When the COVID-19 pandemic essentially shut down the world in early 2020, the risks of an unknown virus outweighed the risks associated with a temporary shutdown. But as the months wore on, it became evident that the virus wasn’t the only health risk people were facing. Other diseases were neglected due to healthcare delays related to COVID-19; one of them being cancer. Oncology experts grew concerned that the decrease in cancer screenings and symptom reporting could potentially lead to an increase in cancers at later stages when diagnosed in the years to come.

A recent study evaluated the available data on the impact of the COVID-19 pandemic on the number of new cancer diagnoses during its first year, as well as a shift in the stage at cancer diagnosis. Using data published by the US National Cancer Database, the researchers compared the rates and stage at diagnosis of cancer in 2020 with data from 2018 and 2019. Key findings were related to the number of cancer diagnoses, a change in stage at diagnosis, and changes in socioeconomic distribution.

Cancer screenings such as colonoscopy and mammography declined dramatically in the early months of the pandemic. In addition, many routine follow-ups with healthcare providers were delayed or canceled, and many people did not seek medical evaluation of symptoms they were experiencing due to fears of contracting the virus. Access to care also became an issue for many adults, as lack of access increased in areas already underserved.

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Number of Cancer Diagnoses

Compared with prior years, the number of cancer diagnoses decreased during the first year of the pandemic. More than 800,000 cancers each year were diagnosed in 2018 and 2019, whereas a little more than 724,000 cancers were diagnosed in 2020, an approximately 15% reduction. The decline was most notable in April and May of 2020, when the number of diagnoses decreased from an average of 70,000 new cancers diagnosed per month to approximately 36,000 per month. This change was attributed to limited access to healthcare facilities, delayed screenings, and avoiding health visits due to fear of contracting the virus.

Stage at Diagnosis

Disease stage at diagnosis shifted during the first year of the pandemic. The proportion of cancers at later stages when diagnosed increased. Approximately 40% of all cancers were stage I disease at diagnosis in 2018 and 2019; in 2020, this decreased to 31.4%. Likewise, the prevalence of stage IV disease at diagnosis increased from approximately 20% in 2018 and 2019 to 26.5% in 2020. This was found to be true for most cancer types; however, the increase in prevalence of later stage at diagnosis was more significant among cancers of the breast, prostate, colon, and lung and melanoma. Notably, screening tests are available for many of these cancers.

Socioeconomic Distribution

The shifts in cancer diagnoses between 2019 and 2020 were not distributed evenly amongst all races and socioeconomic groups. The data showed that those who were more significantly affected by underdiagnosis included those who were uninsured and those who were Hispanic, Asian-American, or Pacific Islander. These groups were found to be 8% less likely to have early-stage disease at diagnosis, and more likely to have stage IV disease at presentation. Adults younger than 65 on Medicare and adults who lived in poorer areas were also disproportionately negatively affected.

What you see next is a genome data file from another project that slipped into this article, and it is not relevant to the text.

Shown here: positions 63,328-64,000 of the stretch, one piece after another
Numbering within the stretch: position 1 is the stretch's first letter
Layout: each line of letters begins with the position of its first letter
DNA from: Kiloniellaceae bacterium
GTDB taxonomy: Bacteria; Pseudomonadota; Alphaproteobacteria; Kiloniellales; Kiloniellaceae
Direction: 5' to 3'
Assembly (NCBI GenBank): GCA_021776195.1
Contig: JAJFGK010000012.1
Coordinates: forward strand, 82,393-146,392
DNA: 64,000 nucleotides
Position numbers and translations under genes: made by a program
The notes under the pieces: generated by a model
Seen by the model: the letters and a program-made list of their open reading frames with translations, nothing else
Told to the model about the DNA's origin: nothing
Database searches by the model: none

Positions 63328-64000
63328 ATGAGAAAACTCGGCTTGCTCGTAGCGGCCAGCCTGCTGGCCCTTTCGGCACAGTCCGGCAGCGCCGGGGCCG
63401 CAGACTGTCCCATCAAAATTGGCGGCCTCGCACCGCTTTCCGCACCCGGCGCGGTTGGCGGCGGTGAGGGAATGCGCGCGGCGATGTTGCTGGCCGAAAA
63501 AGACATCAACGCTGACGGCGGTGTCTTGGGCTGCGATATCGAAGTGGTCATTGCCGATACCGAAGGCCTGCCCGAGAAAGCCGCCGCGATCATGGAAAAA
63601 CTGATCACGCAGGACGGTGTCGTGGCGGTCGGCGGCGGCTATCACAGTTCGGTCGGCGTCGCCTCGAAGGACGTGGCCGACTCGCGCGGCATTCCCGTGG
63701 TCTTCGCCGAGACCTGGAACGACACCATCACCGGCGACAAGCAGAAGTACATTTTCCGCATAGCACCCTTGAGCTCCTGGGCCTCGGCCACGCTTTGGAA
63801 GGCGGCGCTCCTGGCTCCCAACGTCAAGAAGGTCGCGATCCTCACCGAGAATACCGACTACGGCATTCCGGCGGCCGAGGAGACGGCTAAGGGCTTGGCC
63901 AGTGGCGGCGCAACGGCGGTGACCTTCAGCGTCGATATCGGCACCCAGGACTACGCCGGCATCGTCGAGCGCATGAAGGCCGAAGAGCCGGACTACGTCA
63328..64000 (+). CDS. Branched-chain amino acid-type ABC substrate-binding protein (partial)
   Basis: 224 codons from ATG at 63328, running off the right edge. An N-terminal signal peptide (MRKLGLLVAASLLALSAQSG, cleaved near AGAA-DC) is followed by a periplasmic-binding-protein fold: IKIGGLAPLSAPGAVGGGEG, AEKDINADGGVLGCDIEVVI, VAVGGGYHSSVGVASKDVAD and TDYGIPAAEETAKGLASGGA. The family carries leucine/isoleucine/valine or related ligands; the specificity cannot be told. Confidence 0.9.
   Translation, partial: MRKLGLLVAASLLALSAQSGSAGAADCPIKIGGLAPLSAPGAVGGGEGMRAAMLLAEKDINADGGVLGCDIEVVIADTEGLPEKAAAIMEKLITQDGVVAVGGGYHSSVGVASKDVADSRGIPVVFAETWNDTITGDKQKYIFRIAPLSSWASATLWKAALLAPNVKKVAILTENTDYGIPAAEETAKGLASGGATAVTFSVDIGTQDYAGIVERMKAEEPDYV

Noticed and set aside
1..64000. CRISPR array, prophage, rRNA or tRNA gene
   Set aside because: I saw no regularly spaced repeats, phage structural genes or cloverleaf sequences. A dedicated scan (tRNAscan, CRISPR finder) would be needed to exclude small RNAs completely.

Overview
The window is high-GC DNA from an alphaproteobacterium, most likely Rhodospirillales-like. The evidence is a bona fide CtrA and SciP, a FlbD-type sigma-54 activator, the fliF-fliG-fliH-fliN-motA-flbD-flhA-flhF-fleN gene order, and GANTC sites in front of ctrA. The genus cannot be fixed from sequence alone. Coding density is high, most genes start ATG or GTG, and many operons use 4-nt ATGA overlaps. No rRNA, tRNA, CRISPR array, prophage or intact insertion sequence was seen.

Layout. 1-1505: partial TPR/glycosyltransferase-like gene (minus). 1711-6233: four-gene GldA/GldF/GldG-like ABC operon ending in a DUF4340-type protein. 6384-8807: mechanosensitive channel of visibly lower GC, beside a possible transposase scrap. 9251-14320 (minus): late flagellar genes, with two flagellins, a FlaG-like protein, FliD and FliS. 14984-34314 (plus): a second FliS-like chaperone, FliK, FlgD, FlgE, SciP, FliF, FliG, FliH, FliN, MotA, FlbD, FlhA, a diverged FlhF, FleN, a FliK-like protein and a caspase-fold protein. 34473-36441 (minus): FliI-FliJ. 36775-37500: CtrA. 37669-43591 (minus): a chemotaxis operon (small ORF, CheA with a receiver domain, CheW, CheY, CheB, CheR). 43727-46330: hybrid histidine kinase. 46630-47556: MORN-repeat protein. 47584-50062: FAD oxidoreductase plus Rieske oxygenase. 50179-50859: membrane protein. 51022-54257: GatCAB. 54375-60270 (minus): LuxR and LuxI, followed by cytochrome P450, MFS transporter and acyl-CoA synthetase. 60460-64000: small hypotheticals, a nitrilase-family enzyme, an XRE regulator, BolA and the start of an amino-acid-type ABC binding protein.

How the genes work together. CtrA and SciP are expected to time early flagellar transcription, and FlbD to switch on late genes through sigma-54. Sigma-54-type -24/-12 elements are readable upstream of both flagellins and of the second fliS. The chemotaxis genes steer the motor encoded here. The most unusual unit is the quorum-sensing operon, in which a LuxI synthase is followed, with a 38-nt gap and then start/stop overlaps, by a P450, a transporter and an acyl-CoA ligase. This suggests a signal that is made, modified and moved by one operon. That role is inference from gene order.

Implications for Clinical Practice

As the years go on, the impact of the COVID-19 pandemic will become more evident. The results reviewed here demonstrate the importance of continuing to educate patients and emphasize the benefits of cancer screening programs. They also provide evidence that the shutdown and temporary halt on screening had negative effects on the diagnosis of cancer, at least as documented during the first year.

Those who live in underserved communities and those at higher risk for having distrust of the healthcare system need to have resources put toward improving their access. These adults need to undergo routine cancer screenings that are available in a way that makes sense for people at high risk for food and housing insecurities.

Hopefully, a situation that would cause such significant shutdowns would never happen again. If it does though, access to healthcare will be important. Telehealth is one example of healthcare that allows patients access but decreases the risks inherent with an in-person visit to a healthcare facility. A tailored approach to screening recommendations with individualized care will be important for patient education. Continuing to provide quality care for patients with cancer, or those at high risk for cancer, will need to be a priority.


Han X, Yang NN, Nogueira L, et al. Changes in cancer diagnoses and stage distribution during the first year of the COVID-19 pandemic in the USA: a cross-sectional nationwide assessment. Lancet Oncol. 2023;24(8):855-867. doi:10.1016/S1470-2045(23)00293-0